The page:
Pittsburgh Modular Local Florist is an experimental feedback module for Eurorack with which you can discover soft and wild feedback soundscapes
With the Cascading Delay Network, Richard Nicol (Pittsburgh Modular) presented a very exciting delay module. This was already presented at NAMM 2020 and is now available. Now the developers show their next development and this has to do with feedback experiments again.
Local Florist is a 8HP CV-controllable feedback processor that is capable of creating a wide range of sounds. From very short delays, flanger, chorus, spring-y feedback, karplus-storng like, up to pseudo reverb sounds. The highlight is certainly the front panel interface, which is reminiscent of a sea of flowers or flower power. Does that mean that we can also do wild experimentation with it. I think yes.
Pittsburgh Modular Local Florist
The core of the module is an analog BBD (Bucket Brigade Device) chip that is paired with a special feedback circuit. According to the developer, it delivers a bouquet of sonic textures for any occasion. It was part of the upcoming Voltage Research Laboratory 2 Synthesizer, but the standalone prototype was so much fun for them that they decided to make a limited edition product out of it.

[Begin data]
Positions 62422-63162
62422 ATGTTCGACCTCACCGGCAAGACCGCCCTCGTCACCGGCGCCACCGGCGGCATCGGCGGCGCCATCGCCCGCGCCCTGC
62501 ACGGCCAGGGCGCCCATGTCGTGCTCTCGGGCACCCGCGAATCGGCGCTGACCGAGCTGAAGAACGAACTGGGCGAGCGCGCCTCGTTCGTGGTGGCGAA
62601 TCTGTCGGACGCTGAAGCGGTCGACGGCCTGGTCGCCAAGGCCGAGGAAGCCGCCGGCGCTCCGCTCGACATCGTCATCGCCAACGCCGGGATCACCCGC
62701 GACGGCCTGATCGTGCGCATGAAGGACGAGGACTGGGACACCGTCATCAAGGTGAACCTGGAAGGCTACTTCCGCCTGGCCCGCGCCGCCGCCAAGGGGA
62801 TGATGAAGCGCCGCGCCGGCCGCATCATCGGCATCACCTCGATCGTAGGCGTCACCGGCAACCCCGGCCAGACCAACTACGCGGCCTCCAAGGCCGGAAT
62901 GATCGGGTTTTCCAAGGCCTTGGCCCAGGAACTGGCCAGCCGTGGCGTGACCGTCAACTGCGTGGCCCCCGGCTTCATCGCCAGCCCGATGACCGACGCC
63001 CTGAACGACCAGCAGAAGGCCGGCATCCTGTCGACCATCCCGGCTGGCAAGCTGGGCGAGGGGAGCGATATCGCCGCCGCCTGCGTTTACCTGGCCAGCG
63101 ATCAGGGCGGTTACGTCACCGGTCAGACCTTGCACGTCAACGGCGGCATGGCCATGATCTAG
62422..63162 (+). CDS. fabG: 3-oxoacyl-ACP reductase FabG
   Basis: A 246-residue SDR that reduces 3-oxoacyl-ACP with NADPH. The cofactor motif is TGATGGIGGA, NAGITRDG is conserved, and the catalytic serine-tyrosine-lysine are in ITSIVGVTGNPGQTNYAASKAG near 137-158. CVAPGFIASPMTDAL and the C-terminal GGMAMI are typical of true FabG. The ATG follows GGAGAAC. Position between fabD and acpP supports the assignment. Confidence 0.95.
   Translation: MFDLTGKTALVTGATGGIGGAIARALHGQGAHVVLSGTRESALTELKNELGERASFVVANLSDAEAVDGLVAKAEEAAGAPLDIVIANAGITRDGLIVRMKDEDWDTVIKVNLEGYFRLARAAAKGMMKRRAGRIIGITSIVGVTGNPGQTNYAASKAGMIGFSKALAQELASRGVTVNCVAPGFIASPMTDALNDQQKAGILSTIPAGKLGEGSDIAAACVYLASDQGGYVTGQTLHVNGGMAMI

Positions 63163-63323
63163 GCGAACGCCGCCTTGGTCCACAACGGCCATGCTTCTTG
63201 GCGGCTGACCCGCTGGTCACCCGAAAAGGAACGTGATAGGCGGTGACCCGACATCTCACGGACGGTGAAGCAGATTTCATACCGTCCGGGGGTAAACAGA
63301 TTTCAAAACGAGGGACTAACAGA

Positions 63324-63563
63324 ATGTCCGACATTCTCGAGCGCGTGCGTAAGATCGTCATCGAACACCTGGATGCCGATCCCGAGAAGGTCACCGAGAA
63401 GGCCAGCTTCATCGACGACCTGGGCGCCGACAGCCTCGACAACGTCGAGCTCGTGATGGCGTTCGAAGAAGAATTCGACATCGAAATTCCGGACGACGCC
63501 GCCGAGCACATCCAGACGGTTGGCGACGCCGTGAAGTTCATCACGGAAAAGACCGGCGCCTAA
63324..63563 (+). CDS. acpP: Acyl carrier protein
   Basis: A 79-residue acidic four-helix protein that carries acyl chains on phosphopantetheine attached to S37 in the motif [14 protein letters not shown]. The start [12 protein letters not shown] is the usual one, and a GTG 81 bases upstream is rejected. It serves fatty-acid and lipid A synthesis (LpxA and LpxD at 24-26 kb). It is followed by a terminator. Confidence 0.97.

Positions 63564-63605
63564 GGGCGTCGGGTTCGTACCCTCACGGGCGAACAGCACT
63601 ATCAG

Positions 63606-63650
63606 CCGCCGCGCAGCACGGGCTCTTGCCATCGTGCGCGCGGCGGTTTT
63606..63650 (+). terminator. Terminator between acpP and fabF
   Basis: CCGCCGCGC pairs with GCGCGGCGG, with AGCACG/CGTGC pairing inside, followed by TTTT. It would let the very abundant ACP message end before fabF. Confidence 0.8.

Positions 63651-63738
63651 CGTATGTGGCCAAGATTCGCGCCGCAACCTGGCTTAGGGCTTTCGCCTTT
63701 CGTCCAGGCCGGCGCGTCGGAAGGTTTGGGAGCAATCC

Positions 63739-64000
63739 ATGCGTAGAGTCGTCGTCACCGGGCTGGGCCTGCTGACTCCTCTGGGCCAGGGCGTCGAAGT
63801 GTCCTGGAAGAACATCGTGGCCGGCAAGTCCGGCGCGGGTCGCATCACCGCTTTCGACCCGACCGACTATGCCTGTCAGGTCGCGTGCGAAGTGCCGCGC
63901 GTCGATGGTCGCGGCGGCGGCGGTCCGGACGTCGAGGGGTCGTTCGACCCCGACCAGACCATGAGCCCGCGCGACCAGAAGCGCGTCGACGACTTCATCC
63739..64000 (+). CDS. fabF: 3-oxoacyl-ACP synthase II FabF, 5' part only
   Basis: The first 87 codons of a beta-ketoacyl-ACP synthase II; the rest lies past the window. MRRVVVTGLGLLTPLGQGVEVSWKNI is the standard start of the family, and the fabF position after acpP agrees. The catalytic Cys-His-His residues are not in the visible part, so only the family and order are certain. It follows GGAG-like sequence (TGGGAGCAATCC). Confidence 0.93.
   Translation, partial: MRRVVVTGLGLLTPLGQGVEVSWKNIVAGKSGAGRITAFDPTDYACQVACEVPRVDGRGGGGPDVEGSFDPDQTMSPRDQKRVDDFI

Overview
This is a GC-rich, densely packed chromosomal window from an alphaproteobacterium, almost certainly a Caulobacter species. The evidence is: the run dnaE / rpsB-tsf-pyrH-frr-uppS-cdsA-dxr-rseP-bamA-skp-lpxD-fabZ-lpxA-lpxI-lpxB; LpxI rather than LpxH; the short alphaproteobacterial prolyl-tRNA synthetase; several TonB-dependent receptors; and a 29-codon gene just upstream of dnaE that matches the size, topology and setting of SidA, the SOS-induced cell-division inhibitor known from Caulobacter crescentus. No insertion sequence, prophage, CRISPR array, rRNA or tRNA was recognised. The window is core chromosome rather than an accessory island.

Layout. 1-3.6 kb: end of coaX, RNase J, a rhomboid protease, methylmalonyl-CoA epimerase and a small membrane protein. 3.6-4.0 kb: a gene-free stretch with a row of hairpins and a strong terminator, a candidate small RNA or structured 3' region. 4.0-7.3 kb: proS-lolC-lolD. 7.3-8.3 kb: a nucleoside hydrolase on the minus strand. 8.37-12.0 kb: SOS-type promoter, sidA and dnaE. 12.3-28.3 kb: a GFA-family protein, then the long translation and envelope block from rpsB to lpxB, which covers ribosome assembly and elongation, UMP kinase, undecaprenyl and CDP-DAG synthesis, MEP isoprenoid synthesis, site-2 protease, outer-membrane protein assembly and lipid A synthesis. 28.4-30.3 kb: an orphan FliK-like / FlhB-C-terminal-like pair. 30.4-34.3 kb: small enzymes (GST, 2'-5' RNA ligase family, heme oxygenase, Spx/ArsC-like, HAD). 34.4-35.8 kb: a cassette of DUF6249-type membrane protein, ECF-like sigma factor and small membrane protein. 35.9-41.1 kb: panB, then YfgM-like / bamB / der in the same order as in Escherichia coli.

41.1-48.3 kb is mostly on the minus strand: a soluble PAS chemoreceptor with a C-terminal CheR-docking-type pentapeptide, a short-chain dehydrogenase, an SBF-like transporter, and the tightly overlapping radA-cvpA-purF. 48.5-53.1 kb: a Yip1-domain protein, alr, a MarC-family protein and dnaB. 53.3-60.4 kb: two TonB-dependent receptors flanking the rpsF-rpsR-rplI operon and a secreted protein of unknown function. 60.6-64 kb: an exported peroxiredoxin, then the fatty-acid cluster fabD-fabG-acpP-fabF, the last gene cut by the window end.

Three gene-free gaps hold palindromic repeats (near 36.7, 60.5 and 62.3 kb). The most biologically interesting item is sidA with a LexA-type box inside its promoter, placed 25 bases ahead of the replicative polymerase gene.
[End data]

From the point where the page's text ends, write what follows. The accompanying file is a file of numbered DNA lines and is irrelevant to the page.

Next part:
The front panel has 7 knobs, five big and two small ones. It offers an input level, a feedback amount, time, mod depth, mod rate, and a dry/wet mix knob. The time control sets the delay time that ranges between 6.2 and 28.5 milliseconds. It’s always very short and so not designed to be a monster delay. Instead, Local Florist works great as a processor for effects that require very short delay times. The latter can be modulation with CV via the time CV input and the modulation signal can be inverted with the attenuverter. An internal LFO for modulation is onboard which goes up to 120 Hz.
Local Florist has two outputs, one for the mix and another for the vibe. For the mix output, you have a dry/wet control with which you can set the right amount with which you can mix in the amount of effect you want in your signal. Unlike the mix out, the Vibe output always outputs the pure effects signal.